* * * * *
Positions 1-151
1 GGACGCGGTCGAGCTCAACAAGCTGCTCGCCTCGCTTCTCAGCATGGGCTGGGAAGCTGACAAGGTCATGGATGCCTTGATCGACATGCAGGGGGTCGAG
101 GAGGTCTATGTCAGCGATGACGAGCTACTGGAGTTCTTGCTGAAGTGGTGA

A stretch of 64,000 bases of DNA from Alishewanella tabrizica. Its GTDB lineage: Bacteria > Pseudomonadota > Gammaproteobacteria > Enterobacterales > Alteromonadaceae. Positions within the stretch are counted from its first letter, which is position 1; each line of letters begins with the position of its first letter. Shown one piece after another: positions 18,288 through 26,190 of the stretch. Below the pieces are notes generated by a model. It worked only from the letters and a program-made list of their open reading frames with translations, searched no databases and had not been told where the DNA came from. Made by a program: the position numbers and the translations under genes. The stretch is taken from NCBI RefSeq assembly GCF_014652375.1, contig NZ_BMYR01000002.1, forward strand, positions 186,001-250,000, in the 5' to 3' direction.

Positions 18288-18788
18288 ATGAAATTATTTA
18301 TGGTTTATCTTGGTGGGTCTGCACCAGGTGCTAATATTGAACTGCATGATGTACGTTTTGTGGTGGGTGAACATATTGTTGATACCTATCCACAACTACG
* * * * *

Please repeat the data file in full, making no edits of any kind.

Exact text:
Positions 1-151
1 GGACGCGGTCGAGCTCAACAAGCTGCTCGCCTCGCTTCTCAGCATGGGCTGGGAAGCTGACAAGGTCATGGATGCCTTGATCGACATGCAGGGGGTCGAG
101 GAGGTCTATGTCAGCGATGACGAGCTACTGGAGTTCTTGCTGAAGTGGTGA

A stretch of 64,000 bases of DNA from Alishewanella tabrizica. Its GTDB lineage: Bacteria > Pseudomonadota > Gammaproteobacteria > Enterobacterales > Alteromonadaceae. Positions within the stretch are counted from its first letter, which is position 1; each line of letters begins with the position of its first letter. Shown one piece after another: positions 18,288 through 26,190 of the stretch. Below the pieces are notes generated by a model. It worked only from the letters and a program-made list of their open reading frames with translations, searched no databases and had not been told where the DNA came from. Made by a program: the position numbers and the translations under genes. The stretch is taken from NCBI RefSeq assembly GCF_014652375.1, contig NZ_BMYR01000002.1, forward strand, positions 186,001-250,000, in the 5' to 3' direction.

Positions 18288-18788
18288 ATGAAATTATTTA
18301 TGGTTTATCTTGGTGGGTCTGCACCAGGTGCTAATATTGAACTGCATGATGTACGTTTTGTGGTGGGTGAACATATTGTTGATACCTATCCACAACTACG